Dental Hygiene Ventures: Hygienist Finds Path in Nutritional Counseling

Dental hygienists who are lifelong learners, science nerds, and thrive on changes and challenges are amazed at what can be accomplished. Courtney Beth Anderson, RDH, a 2009 AAS graduate of Harper Community College in Palatine, Illinois, believes in going the distance with her career, and she is frequently undertaking new challenges.

As a child with “bucky teeth,” Courtney didn’t smile much and knew that affected her upbringing. Once orthodontic treatment was completed, nothing could contain her infectious smile and the feeling of confidence and joy that goes along with it. This began an unending journey of wanting to make others feel good and self-assured with their smiles.

She started with dental assisting at Elgin Community College. A professor suggested surgical assisting, and Courtney grew to love it. She became enamored with implant placement and all the science behind it.

“Then I realized how little I was being paid,” she said and knew another avenue would be needed to accomplish all her dreams.

Asking Questions

A transition to assisting in a periodontal office provided answers. The change allowed Courtney to observe many hygienists in a large practice setting. She asked lots of questions and received lots of feedback. She discovered that hygienists were “not attached at the hip to the doctor” and was invigorated by the realization, leading to an application at Harper Community College’s dental hygiene school.

“Hygiene school was a huge challenge, one of the hardest things I ever did,” she remembers.

After graduation, she wanted multiple opportunities to discover what dental practice arena would be the best fit. Courtney chose to work as a temp for a year. This gave her flexibility and taught her to adapt to many different work situations.

Personal Health Influenced Career

While filling in for maternity leave in a periodontal office, Courtney began to suffer from intense body pain. She traveled through the medical community for a diagnosis, but it left her frustrated and unable to perform hygiene full time.

The perio office valued Courtney as a team member and transitioned her into part-time hygiene and a part-time clinical coordinator.

She said, “This was a cool blend of both hygiene and education. This focus taught the patient responsibility for their own health.”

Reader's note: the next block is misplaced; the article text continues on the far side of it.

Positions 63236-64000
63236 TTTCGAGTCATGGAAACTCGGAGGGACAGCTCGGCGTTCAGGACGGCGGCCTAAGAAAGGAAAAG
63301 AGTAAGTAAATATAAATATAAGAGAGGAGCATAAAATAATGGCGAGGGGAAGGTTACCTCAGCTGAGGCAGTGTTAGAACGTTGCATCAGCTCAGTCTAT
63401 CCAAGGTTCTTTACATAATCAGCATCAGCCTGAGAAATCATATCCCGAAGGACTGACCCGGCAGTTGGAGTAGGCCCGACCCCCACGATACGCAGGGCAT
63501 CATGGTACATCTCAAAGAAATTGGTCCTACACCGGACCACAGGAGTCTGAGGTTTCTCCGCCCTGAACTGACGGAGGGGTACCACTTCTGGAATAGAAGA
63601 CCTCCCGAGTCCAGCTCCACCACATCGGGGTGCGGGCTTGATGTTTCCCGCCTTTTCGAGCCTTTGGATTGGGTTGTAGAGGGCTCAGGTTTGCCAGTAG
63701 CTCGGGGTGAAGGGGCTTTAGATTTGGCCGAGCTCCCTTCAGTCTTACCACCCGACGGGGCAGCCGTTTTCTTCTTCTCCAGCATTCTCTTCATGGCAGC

However, the pain continued. Ultrasounds, imaging, neurology, and the constant feeling of fullness in her legs led to the realization that less sitting and more mobility was needed.  Unhappy in her personal life and with her physical condition, Courtney knew that she needed more and came to a point through talk-therapy and turning inward that she realized she was putting the “responsibility of her happiness on others.”

This time of self-growth gave Courtney an awareness of overall health, connection to the world and nature. It was a time of goal setting and achieving an increased level of health. The first goal was to use her expertise in implants to teach a course in dental implant maintenance. This was a year-long endeavor to share her vast knowledge with others.

The next goal was a challenging position as continuing education director at a large oral surgery practice, including marketing duties and event coordinating. This role was a giant leap and gave Courtney exposure to many different offices and settings, sharing the educational opportunities.

All of this experience is how Courtney discovered that the dental practice needs “strong, positive leadership and all share the same goal.” She was ready to be a leader and in control of her own position.

Gut Health Expert

This led to a challenge of clean eating for 30 days to increase gut health and decrease anxiety. This was “eye-opening” as she learned, “I need to be surrounded by positivity for my own personal growth.” This challenge led Courtney to the belief that “food is medicine,” and we need increased compassion for ourselves and an increased connection to each other.

Courtney stepped back from hygiene to follow this new path full-time. She began to help people understand that overall wellness comes from within and from what you put in your body. She said this entrepreneurial spirit, therapy, and connection of gut health to anxiety and depression were truly life-changing and intensely invigorating.